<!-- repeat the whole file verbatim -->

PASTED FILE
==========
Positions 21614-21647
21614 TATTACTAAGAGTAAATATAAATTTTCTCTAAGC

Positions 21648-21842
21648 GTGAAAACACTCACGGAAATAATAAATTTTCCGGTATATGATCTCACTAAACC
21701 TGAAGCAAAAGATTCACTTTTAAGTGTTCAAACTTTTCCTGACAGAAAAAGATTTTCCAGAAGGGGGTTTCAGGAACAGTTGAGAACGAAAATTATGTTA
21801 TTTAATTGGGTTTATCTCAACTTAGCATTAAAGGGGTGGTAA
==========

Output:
Positions 21614-21647
21614 TATTACTAAGAGTAAATATAAATTTTCTCTAAGC

Positions 21648-21842
21648 GTGAAAACACTCACGGAAATAATAAATTTTCCGGTATATGATCTCACTAAACC
21701 TGAAGCAAAAGATTCACTTTTAAGTGTTCAAACTTTTCCTGACAGAAAAAGATTTTCCAGAAGGGGGTTTCAGGAACAGTTGAGAACGAAAATTATGTTA
21801 TTTAATTGGGTTTATCTCAACTTAGCATTAAAGGGGTGGTAA